Day 1 - XFM Invited Speakers
Dr Keith Bambery
Dr David Paterson
Dr Daryl Howard
Dr Cameron Kewish
Dr Cameron Kewish
Nanoprobe beamline capabilities
Dr Mark Hackett - Curtin University
Dr Mark Hackett is an ARC-Future Fellow and senior lecturer of Analytical Chemistry at Curtin University. He completed his PhD at The University of Sydney (Chemistry, 2011) under the supervision of Professor Peter Lay. His PhD focussed on the application of IRM and XFM to study biochemical changes that occur in the brain during cerebral malaria. Following his PhD, he was fortunate to have the opportunity to undertake post-doctoral studies at the University of Saskatchewan, working with Canadian Research Chairs Professors Ingrid Pickering and Graham George. His post-doctoral studies provided the opportunity for experiments at multiple North American synchrotron facilities (SSRL, APS, CLS, CHESS, SRC), and in particular to assist in the development and commissioning of IRM and medium energy XAS beamlines at the CLS and SSRL. His post-doctoral studies were primarily focussed on developing synchrotron microscopy tools to study the pathology of ischemic and haemorrhagic stroke. Since returning to Australia, Mark’s independent research program now applies my training in various aspects of synchrotron science (IRM, XFM, XANES), to develop the research tools and protocols to study the role of metal ions in both brain health and brain disease.
Dr Chris Ryan - CSIRO
Dr Chris Ryan is a physicist focussed on developing next generation microanalysis capabilities using proton and X-ray microbeams primarily for geoscience applications through CSIRO Mineral Resources. He designed and built the CSIRO Nuclear Microprobe beamline and quadrupole quintuplet lens system, developed techniques and software for trace element real-time imaging, such as widely used in the GeoPIXE fluorescence imaging software, and initiated international collaborative efforts driving the CSIRO-BNL Maia advanced spectroscopy and imaging detector developments, their application at synchrotron and ion-beam laboratories and the CSIRO Maia Mapper high definition laboratory XRF mapping system.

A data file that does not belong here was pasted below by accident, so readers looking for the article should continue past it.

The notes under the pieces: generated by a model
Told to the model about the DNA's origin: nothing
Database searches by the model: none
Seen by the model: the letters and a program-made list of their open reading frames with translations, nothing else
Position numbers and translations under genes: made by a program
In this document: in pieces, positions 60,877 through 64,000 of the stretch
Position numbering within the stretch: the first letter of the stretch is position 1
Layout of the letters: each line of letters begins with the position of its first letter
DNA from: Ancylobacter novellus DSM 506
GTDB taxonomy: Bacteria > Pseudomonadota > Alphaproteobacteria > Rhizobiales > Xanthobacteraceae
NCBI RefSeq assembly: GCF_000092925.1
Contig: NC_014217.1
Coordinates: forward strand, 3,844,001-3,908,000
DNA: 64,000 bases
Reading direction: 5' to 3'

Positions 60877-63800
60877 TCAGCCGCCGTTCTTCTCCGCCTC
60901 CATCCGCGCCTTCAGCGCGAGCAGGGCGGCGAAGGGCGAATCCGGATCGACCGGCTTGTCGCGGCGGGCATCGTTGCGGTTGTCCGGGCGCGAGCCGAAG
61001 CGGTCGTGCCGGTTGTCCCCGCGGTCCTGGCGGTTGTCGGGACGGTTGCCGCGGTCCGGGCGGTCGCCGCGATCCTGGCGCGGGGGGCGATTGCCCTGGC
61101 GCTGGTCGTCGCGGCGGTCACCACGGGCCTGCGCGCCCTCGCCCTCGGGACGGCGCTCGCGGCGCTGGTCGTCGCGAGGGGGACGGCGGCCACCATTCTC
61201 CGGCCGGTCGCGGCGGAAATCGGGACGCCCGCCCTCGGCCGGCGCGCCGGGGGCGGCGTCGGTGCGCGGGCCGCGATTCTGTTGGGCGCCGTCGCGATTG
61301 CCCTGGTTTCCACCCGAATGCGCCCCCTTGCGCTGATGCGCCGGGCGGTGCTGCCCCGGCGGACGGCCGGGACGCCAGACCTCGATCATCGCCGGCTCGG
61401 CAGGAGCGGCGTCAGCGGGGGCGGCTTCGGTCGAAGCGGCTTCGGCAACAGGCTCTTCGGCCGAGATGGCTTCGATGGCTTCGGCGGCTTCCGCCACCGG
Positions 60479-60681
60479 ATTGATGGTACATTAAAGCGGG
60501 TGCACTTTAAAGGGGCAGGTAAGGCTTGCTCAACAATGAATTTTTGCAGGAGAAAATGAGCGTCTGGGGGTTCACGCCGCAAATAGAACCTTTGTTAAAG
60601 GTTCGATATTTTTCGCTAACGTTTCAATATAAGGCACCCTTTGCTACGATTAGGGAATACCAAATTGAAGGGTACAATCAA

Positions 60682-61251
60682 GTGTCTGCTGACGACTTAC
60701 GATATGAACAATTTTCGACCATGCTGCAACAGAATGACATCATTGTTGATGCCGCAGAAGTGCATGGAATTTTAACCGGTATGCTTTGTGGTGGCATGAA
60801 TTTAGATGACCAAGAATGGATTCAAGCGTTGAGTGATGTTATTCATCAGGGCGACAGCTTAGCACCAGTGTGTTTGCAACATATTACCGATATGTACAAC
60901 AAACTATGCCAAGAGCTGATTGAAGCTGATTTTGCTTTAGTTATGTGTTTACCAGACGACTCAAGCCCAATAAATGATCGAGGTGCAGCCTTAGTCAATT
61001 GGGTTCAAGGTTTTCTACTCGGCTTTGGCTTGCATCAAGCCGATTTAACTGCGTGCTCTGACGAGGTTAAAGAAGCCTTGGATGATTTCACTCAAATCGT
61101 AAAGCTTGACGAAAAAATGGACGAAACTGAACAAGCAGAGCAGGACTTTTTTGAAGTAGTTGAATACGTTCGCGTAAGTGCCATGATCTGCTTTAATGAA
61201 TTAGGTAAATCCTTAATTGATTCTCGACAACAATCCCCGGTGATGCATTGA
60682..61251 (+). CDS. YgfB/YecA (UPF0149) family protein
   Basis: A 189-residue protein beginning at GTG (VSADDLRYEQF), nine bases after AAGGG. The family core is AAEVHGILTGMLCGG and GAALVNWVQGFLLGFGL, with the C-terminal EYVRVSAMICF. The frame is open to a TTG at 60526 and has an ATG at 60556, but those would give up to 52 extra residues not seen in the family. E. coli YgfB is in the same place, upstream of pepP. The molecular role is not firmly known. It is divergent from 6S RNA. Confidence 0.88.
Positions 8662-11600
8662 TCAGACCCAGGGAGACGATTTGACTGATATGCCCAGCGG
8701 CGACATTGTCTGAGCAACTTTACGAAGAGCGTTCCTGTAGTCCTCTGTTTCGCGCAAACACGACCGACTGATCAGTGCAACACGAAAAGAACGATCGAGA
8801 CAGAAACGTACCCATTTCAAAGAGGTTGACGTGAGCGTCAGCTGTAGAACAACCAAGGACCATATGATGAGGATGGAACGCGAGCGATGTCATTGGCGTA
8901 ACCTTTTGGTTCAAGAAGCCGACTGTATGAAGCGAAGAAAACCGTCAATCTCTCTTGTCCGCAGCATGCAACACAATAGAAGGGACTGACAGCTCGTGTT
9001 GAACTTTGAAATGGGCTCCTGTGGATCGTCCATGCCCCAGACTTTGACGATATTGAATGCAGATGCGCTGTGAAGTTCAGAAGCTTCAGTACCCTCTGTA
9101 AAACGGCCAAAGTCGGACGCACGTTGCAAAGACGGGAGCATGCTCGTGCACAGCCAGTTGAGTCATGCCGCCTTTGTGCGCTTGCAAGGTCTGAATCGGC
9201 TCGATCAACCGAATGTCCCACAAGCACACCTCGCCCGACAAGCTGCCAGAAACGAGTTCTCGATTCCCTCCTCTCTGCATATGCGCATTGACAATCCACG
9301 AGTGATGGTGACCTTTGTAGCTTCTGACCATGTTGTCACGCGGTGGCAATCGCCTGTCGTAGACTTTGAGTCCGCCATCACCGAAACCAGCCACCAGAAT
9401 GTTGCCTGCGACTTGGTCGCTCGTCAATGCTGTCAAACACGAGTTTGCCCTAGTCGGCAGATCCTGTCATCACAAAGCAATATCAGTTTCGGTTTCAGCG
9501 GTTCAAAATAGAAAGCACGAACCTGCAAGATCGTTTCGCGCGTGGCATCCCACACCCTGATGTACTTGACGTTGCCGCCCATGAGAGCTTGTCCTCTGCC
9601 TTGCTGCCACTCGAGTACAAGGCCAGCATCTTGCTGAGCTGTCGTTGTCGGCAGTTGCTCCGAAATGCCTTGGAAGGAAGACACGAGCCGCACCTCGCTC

Combined Talk: Louise Schoneveld, Siyu Hu & Steve Barnes
The wide applications of XRF and XANES in geology: exploring life on the edge and unlocking the secrets of magmatic sulfide systems
Dr Louise Schoneveld is a research scientist at the Commonwealth Scientific and Industrial Research Organisation (CSIRO) in Australia. She obtained her bachelors and honours in geology from James Cook University, Townsville and in 2018 graduated with a PhD from the Australian National University (ANU). During her PhD she focussed on the experimental partitioning of trace elements between plagioclase, clinopyroxene and melt to understand what controls trace element signatures in these common minerals. Currently she is focussed on investigating the trace element signatures in minerals as possible indicators for economic mineralisation including zoning patterns mapped using XRF
Dr Siyu Hu is a research scientist at CSIRO-Mineral Resources and currently acting the team leader of Ore Deposit Petrology team. She has developed the expertise in utilising an innovative combination of cutting-edge analytical techniques (e.g. Synchrotron-based and desktop XRF mapper, SEM-EDS and EBSD, NanoSIMS and TEM) to understand microbe/organic matter-metal interactions in mineral systems and to characterise ore bodies at multiple scales. She has been involved in projects related to orogenic gold deposits, volcanic massive sulfide deposits and modern seafloor hydrothermal systems. She is also interested in exploring the behaviour of life in extreme environments.
Dr Steve Barnes is currently a Post-Retirement Fellow in CSIRO Mineral Resources, based in Perth, Western Australia. He has been at CSIRO since the 1980s researching magmatic ore deposits associated with mafic and ultramafic rocks, with a particular interest in komatiites and nickel deposits.